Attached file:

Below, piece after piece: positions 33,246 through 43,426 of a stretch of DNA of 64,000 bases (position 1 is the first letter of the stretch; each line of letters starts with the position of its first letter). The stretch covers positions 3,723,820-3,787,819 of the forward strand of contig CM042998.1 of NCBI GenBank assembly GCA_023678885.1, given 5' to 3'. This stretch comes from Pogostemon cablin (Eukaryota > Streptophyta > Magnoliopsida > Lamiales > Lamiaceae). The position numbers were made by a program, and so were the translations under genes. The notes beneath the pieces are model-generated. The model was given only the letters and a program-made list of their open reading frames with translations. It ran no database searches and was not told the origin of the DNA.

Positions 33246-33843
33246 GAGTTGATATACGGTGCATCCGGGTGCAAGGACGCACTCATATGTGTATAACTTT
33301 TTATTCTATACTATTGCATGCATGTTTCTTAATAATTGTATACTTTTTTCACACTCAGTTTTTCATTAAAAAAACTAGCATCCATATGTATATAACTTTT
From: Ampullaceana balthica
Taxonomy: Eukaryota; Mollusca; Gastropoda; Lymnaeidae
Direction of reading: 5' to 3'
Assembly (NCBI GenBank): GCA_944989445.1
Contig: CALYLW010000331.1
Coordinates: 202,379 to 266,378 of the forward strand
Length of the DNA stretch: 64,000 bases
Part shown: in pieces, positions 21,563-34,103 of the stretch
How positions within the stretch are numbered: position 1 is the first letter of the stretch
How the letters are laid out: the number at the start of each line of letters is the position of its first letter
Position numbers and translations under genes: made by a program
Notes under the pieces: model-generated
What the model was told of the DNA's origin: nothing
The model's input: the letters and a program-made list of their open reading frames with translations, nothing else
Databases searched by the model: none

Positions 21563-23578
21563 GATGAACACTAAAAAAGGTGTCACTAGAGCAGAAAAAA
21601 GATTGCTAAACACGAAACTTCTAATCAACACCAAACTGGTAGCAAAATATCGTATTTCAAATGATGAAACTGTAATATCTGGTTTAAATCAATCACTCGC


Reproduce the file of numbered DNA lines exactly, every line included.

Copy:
Below, piece after piece: positions 33,246 through 43,426 of a stretch of DNA of 64,000 bases (position 1 is the first letter of the stretch; each line of letters starts with the position of its first letter). The stretch covers positions 3,723,820-3,787,819 of the forward strand of contig CM042998.1 of NCBI GenBank assembly GCA_023678885.1, given 5' to 3'. This stretch comes from Pogostemon cablin (Eukaryota > Streptophyta > Magnoliopsida > Lamiales > Lamiaceae). The position numbers were made by a program, and so were the translations under genes. The notes beneath the pieces are model-generated. The model was given only the letters and a program-made list of their open reading frames with translations. It ran no database searches and was not told the origin of the DNA.

Positions 33246-33843
33246 GAGTTGATATACGGTGCATCCGGGTGCAAGGACGCACTCATATGTGTATAACTTT
33301 TTATTCTATACTATTGCATGCATGTTTCTTAATAATTGTATACTTTTTTCACACTCAGTTTTTCATTAAAAAAACTAGCATCCATATGTATATAACTTTT
From: Ampullaceana balthica
Taxonomy: Eukaryota; Mollusca; Gastropoda; Lymnaeidae
Direction of reading: 5' to 3'
Assembly (NCBI GenBank): GCA_944989445.1
Contig: CALYLW010000331.1
Coordinates: 202,379 to 266,378 of the forward strand
Length of the DNA stretch: 64,000 bases
Part shown: in pieces, positions 21,563-34,103 of the stretch
How positions within the stretch are numbered: position 1 is the first letter of the stretch
How the letters are laid out: the number at the start of each line of letters is the position of its first letter
Position numbers and translations under genes: made by a program
Notes under the pieces: model-generated
What the model was told of the DNA's origin: nothing
The model's input: the letters and a program-made list of their open reading frames with translations, nothing else
Databases searched by the model: none

Positions 21563-23578
21563 GATGAACACTAAAAAAGGTGTCACTAGAGCAGAAAAAA
21601 GATTGCTAAACACGAAACTTCTAATCAACACCAAACTGGTAGCAAAATATCGTATTTCAAATGATGAAACTGTAATATCTGGTTTAAATCAATCACTCGC